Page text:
Jared had wanted to be a firefighter since the age of three. His dream was realized when he joined the Fairmount Township Department in August 2004. He was lost while responding to a call December 29, 2004.
Jared was always having fun, always smiling. He loved helping people; he often stopped to help those with car trouble on the side of the road, paid for fellow students’ lunches when they had no money. He was genuinely a kind, thoughtful young man. His aunt remarked he was the only teenager she had ever known who thought to tell you “Thank you” for cooking his supper.
Jared had learning disabilities, making school a struggle. When he graduated last year, we were as excited and relieved as he was. Although he finished through an alternative program, he graduated with honors.
Soon after joining the Fairmount Department, he decided he wanted to make firefighting his lifelong profession. He had planned to get his Fire I and Fire II training through the department and then to enroll in the local community college to get his Fire Science degree.
On December 25, 2004, he stopped by the fire department in his family’s hometown of Harrison, AR to trade patches. They told him they were in the process of hiring. He was so very excited at the thought of getting on a paid department. He spent his last day on earth filling out the application. All of his grandparents and an aunt had offered to let him live with them if he got on the Harrison Department.
Jared was a hard worker who found joy in helping others. As a child he mowed grass in the summer and shoveled drives in the winter for our elderly neighbors. He made friends with everyone from the toddlers to the elderly, no matter where we lived. He was fun-loving and athletic. Jared didn’t hold grudges; he said life was too short. He remained friends with every girl he ever dated.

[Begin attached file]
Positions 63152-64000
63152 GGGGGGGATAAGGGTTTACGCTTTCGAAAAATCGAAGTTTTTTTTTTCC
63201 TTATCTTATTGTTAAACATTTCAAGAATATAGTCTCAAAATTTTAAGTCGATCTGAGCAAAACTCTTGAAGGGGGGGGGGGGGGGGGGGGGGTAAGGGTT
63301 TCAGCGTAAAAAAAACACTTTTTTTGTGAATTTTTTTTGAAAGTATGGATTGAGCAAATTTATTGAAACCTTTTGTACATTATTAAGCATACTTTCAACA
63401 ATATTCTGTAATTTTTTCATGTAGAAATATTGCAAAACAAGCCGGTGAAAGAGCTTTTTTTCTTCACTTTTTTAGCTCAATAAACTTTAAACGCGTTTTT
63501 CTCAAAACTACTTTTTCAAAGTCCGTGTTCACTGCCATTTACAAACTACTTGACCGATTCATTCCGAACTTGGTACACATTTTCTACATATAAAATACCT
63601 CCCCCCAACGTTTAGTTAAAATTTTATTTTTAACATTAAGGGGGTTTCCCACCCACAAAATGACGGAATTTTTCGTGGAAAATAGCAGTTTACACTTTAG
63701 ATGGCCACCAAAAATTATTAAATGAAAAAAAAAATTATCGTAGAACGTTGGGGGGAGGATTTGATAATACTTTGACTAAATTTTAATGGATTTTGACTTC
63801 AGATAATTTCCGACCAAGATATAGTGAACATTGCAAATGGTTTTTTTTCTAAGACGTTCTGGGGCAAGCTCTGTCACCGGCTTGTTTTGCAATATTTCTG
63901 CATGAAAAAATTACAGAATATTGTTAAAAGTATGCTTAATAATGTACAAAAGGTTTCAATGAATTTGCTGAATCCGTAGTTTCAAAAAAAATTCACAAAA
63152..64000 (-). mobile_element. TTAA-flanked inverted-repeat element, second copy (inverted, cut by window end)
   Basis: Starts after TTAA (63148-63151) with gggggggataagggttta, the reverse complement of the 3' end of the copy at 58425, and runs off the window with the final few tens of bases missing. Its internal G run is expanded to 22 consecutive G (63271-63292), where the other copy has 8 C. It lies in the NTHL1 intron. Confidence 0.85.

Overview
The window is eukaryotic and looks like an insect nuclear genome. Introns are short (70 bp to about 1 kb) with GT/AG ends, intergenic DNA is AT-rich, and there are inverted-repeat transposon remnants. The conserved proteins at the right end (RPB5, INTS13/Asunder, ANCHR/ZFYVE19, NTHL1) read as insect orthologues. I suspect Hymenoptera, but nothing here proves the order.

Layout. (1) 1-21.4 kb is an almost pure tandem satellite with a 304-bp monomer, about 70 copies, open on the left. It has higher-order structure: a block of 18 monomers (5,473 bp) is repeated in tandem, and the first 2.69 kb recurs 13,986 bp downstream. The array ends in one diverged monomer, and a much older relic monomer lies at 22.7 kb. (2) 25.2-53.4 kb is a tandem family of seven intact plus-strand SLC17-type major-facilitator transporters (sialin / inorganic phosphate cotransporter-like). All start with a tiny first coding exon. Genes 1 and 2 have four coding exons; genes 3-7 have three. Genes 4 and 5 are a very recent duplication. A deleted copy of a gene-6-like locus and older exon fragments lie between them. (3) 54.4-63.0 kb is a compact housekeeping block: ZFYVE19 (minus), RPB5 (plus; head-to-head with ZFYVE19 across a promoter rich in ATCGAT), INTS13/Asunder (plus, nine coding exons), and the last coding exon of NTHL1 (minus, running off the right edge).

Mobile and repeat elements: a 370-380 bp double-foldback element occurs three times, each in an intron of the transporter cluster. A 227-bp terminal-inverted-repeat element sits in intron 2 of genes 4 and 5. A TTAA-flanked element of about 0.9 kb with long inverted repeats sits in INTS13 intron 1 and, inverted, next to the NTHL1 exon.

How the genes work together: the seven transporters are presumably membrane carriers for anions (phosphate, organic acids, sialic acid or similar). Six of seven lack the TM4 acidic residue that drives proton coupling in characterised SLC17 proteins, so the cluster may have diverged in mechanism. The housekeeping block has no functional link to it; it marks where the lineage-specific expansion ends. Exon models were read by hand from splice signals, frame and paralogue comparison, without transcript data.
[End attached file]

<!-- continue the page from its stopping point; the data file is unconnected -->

Jared was also the typical middle child. He was the mediator but also our “wild child.” He was a risk taker and a daredevil. He absolutely loved “crotch-rocket” motorcycles. He said riding the fire truck was the only thing he’d ever found as much fun as his motorcycles. We often worried about his riding them, but he assured us living life to its fullest was far more important than living to an old age.
Although Jared’s time as a firefighter was short, we are thankful he was able to know the honor and privilege of serving on his department in his short life. It gave him direction, camaraderie, maturity, and prideboth in this community and in himself. He loved his fellow firefighters, life, family, and he loved his department.
Jared is survived by his parents, Patrick and Marlene, Basehor, KS, his sister Samantha, also of the home, and his older brother, Rick of Shawnee, KS. He was laid to rest in Harrison, AR, with both the Fairmount Township Fire Department and the Harrison Department assisting with the funeral. Fairmount also honored him with a beautiful firefighter’s memorial in Kansas City, KS. - Submitted by his mother